Google, Facebook, and YouTube; how do these large websites stay free? Internet advertising is part of a huge economy of $27.5 billion that allows the world’s most popular websites to stay free for the average user. Ads are an integral part of your everyday internet use, and every mobile webpage, video, news article, social media post, and popup has been subject to a barrage of federal regulation.
The Internet long remained a refuge from heavy-handed federal regulation, but lately the Federal Communications Commission and Federal Trade Commission have been battling for supremacy in the regulatory space. FCC chairman Tom Wheeler recently circulated a Notice of Proposed Rulemaking to require broadband providers to give consumers the option to opt-in for targeted advertising. In theory, allowing consumers to deny Internet Service Providers access to their personal data might seem desirable, but, according to reply comments by CEI's Ryan Radia and TechFreedom, such action does a disservice to consumers. Instead, they urge the FCC to harmonize its approach with that of the FTC.
The FTC has sought to achieve a balance of privacy and data security, achieving a positive net benefit for both consumers and “edge providers.” Edge providers are classified as any website that provides content, applications, or service over the internet. A key concept of the FTC’s practice is allowing edge providers to keep an opt-out approach, resulting in a benefit to end users. FTC commissioner Jon Leibowitz and FTC general counsel Jonathan Nuechterlein wrote:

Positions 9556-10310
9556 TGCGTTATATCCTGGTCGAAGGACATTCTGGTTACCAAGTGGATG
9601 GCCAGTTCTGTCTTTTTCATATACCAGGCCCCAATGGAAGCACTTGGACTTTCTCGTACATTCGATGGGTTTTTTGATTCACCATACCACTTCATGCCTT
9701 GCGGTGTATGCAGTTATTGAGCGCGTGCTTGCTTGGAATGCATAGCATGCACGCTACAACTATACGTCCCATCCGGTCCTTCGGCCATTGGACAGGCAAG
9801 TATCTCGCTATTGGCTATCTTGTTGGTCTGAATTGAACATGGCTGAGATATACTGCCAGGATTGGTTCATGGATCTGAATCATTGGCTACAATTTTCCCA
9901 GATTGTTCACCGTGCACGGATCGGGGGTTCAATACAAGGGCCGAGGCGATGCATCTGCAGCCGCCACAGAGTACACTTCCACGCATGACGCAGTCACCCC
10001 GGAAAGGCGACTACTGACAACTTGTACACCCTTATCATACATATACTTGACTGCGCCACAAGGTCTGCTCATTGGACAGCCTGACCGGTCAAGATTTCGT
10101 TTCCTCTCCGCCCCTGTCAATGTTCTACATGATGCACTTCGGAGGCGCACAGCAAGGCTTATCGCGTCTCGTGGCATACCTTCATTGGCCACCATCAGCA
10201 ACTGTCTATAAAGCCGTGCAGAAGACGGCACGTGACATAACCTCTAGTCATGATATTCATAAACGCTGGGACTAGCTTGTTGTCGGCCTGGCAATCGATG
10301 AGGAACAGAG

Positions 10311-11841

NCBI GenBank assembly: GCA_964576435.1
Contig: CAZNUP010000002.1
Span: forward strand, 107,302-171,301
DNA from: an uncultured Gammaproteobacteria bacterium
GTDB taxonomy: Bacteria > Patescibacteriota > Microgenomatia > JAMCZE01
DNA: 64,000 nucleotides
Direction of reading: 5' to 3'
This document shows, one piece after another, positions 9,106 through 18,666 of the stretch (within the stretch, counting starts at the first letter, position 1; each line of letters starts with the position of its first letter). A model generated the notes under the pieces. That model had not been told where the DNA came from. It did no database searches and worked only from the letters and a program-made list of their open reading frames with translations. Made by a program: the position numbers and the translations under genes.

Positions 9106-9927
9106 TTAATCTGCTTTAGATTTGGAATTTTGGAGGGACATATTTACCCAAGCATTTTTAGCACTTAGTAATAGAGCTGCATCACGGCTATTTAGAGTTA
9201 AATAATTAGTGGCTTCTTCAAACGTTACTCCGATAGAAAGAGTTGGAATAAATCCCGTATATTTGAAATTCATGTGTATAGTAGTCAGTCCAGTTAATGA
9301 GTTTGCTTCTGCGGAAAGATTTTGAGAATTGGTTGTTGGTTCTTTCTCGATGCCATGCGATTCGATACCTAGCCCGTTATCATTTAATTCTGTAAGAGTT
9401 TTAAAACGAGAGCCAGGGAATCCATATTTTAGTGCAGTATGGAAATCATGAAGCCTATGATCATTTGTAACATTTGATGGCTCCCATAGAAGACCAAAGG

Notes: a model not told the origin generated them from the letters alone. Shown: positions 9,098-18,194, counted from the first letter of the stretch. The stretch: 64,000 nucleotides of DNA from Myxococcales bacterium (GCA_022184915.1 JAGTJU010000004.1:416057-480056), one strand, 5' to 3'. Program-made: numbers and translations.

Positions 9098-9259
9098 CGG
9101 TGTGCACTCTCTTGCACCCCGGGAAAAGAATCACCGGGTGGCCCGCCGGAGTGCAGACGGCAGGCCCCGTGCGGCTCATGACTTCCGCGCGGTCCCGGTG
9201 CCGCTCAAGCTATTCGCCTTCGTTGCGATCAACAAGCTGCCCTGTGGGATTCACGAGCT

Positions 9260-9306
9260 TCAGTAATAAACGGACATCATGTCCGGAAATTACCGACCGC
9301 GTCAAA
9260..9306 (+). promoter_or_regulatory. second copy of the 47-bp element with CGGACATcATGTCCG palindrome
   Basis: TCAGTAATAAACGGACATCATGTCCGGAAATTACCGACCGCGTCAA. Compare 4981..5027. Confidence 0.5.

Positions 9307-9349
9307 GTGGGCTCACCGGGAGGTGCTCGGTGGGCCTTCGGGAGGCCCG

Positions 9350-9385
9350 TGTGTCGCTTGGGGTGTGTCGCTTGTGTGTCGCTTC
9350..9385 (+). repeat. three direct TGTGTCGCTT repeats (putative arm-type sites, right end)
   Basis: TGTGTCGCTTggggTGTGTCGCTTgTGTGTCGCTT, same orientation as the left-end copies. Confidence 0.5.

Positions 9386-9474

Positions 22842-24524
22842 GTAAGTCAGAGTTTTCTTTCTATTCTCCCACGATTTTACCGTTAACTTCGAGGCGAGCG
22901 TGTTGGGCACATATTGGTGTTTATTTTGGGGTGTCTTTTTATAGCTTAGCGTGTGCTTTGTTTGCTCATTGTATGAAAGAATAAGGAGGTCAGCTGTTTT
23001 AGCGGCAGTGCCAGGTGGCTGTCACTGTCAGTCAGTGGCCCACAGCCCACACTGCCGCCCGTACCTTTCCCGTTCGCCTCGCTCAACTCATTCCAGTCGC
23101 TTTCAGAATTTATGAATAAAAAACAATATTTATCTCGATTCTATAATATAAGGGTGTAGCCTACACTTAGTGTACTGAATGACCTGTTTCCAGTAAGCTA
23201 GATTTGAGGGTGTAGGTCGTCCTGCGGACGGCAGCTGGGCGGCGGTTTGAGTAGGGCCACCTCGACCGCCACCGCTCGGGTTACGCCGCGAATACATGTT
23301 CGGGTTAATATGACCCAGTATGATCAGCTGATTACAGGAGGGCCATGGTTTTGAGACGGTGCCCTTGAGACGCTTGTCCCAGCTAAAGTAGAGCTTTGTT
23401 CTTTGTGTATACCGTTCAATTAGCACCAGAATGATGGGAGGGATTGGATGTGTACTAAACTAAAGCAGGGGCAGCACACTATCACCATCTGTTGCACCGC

The FCC should hold ISPs to the same privacy standards to which the FTC successfully held them for many years — and to which the FTC still holds all other companies. We were disappointed, then, when the FCC recently proposed to subject ISPs to a detailed set of burdensome data-privacy rules with no precedent in the FTC’s regime. These rules would severely restrict how ISPs may use consumer data.
The FCC has moved in this direction, essentially adopting core ideas of the FTC through a joint FCC/FTC policy statement. Reaffirming this commitment will put consumers and ISPs at ease, accepting the status quo of allowing tech-related enforcement to rely on “materiality of harms” when determining settlements or adjudication. Materiality is defined as an actual material injury, and this principle keeps the FTC’s focus on the consumer. The second set of FTC’s policies the FCC should follow is the Unfairness Policy Statement of 1980, asserting the Commission has no authority to declare unfairness unless the act or practice causes or likely to cause substantial injury to consumers which is not reasonably avoidable by consumers themselves.
These concerns about rulemaking on broadband privacy illustrate the need to designate a standard of reasonableness. This is just a single issue of many where ISPs are treated differently than edge providers, and this creates a realm of unfairness prevalent in the current system. A solution would be to refrain from reclassifying broadband Internet access, but since that ship has long sailed, the next step is to urge the FCC not to impose any additional rules until litigation over reclassification is resolved.